Book of the Dead inscribed for Djedhor

1978.291.264

On display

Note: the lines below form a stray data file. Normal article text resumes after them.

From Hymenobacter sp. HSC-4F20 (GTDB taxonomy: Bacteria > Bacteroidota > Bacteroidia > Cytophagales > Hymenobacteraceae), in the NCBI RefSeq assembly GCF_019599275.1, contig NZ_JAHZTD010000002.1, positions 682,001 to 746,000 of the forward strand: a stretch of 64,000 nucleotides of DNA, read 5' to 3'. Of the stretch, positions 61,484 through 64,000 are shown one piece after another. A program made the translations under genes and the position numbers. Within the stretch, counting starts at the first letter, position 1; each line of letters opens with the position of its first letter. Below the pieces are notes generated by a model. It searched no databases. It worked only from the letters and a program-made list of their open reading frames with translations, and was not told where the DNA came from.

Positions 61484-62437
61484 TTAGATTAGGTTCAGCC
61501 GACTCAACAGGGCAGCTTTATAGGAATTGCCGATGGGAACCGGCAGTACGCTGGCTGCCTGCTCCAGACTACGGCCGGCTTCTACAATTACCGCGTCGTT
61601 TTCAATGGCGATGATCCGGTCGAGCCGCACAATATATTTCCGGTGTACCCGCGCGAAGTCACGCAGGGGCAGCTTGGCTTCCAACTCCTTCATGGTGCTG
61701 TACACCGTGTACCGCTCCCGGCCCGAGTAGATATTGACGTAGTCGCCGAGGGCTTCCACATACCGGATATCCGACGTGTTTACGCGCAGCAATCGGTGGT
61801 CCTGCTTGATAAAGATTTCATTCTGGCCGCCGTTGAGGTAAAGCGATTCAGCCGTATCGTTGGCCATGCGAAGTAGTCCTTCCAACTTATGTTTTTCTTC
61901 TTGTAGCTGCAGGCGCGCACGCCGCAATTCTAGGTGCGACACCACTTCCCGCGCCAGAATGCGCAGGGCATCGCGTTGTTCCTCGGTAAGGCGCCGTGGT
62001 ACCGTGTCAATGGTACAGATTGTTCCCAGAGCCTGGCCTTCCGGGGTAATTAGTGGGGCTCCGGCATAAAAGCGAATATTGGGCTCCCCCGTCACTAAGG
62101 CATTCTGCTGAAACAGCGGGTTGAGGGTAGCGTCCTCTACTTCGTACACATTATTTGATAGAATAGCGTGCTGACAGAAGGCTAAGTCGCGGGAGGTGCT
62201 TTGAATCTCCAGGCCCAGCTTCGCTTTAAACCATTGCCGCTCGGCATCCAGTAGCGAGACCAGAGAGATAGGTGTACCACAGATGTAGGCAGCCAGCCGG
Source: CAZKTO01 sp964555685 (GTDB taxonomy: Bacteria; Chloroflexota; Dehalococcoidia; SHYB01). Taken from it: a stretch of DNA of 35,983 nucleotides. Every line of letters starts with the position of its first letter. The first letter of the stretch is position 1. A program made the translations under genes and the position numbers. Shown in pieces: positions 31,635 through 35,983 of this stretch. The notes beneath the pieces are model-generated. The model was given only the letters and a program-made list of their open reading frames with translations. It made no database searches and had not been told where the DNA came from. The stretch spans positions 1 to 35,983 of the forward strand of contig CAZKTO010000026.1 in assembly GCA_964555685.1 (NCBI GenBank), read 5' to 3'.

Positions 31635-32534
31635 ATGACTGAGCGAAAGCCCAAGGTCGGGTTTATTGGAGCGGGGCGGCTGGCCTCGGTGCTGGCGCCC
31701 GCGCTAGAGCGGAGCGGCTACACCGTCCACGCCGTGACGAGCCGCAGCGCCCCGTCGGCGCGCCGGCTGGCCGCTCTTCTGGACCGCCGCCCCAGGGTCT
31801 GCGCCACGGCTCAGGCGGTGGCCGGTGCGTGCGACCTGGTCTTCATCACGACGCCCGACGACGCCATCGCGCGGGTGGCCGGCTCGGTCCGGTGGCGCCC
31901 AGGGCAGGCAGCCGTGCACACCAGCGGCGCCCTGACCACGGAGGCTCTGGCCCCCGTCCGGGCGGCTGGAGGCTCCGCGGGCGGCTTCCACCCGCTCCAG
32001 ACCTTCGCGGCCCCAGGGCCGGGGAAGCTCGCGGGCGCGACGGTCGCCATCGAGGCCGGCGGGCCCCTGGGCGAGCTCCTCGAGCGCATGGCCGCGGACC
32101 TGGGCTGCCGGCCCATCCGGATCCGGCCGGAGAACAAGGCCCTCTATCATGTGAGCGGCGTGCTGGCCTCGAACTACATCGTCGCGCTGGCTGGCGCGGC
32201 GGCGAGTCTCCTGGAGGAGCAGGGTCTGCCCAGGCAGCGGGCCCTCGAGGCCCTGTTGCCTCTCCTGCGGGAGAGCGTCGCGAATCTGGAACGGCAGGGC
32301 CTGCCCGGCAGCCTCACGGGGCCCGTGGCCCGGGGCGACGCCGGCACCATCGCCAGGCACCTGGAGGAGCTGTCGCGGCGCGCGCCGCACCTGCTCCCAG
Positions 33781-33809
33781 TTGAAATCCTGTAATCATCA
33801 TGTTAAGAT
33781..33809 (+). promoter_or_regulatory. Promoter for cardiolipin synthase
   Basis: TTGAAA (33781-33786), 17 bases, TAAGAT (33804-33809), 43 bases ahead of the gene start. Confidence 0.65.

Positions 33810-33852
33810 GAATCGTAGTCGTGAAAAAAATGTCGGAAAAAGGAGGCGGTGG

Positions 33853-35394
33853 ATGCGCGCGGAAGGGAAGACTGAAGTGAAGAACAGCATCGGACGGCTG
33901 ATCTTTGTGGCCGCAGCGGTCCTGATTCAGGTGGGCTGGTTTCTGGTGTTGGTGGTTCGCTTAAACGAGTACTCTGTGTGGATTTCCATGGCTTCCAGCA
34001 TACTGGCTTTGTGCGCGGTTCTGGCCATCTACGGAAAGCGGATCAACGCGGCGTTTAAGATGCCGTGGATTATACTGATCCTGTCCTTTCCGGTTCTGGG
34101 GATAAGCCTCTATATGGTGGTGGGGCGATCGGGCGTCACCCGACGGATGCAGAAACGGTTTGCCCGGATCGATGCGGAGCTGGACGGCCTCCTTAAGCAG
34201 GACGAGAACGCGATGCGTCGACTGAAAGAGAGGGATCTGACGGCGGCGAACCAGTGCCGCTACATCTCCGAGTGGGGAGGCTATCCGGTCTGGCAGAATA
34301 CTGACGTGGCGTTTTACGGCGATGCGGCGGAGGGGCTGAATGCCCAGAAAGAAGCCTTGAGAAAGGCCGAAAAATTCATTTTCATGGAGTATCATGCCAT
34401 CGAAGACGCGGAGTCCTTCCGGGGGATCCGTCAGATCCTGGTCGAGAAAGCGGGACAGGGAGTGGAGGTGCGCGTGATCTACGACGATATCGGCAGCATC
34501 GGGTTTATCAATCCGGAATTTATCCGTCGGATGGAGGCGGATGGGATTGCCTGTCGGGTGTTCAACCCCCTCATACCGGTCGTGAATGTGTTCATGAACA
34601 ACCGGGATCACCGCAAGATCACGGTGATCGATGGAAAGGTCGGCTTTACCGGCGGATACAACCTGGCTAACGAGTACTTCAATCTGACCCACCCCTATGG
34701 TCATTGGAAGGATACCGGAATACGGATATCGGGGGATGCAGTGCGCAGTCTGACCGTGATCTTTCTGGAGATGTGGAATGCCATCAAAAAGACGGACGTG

Complete document about 392 cm in length and now preserved as five sheets with some pieces remaining loose. Discovered as a completely undisturbed folded roll in a cemetery excavated by the University of Liverpool in 1905. Forgotten about until 1974 when it was unrolled by Professor Walter Fairman. New conservation work carried out by Eve Menei in 2016 has allowed for the complete document to be placed on public display for the first time. The papyrus is inscribed for a man named Djedhor, the son of Tapes. Text is written in hieratic and hieroglyphic with carbon ink and red ochre. Vignettes are painted with carbon ink. The red (rubric) is used to highlight the start of different spells. Vignettes in black pigment are beside each spell and run across the top length. The papyrus was unrolled in the summer term of 1974 by Liverpool University’s Professor of Egyptology, Herbert Walter Fairman (1907-1982), who wrote "In spite of the desperately damaged state of the first 12 or 15 inches, the remainder was unrolled without great difficulty and proves to be a copy of the Saite Recension of the Book of the Dead about 15 foot in length. It has admirable vignettes and is not without interest." Djed-hor’s Book of the Dead was discovered with some other finds brought back to England in 1905 from a site called Hissayeh (Nag el-Hisaya) in Upper Egypt. In a fieldwork report to the museum, dated 5th March 1905, Professor John Garstang of Liverpool University records that “Few tombs of the Ptolemaic character proved to have escaped plunder and in one of them Mr Jones found attached to a mummy a hieroglyphic papyrus ...The papyrus is a nice roll in good condition. The text is well written and the illustrations in pen and ink apparently without colour. It seems to be The Book of the Dead but I have not dealt with it yet. Another was found two days ago, unfortunately flat, and difficult to preserve". The papyrus is probably from after the end of the Pharaonic Period, at the beginning of the Ptolemaic Period, shortly after the invasion of Alexander the Great about 332 BC. It’s the same style as the Book of the Dead of Nesmin, Detroit Institute of Arts (no. 1988.10.13) and Brüssel, Musèes Royaux d’Art et d’Histoire (no. E8388/E) published in Wilfried Seipel, ‘Ägypten Götter, Gräber und die Kunst. 4000 Jahre Jenseits-glaube’ (1989) p.182.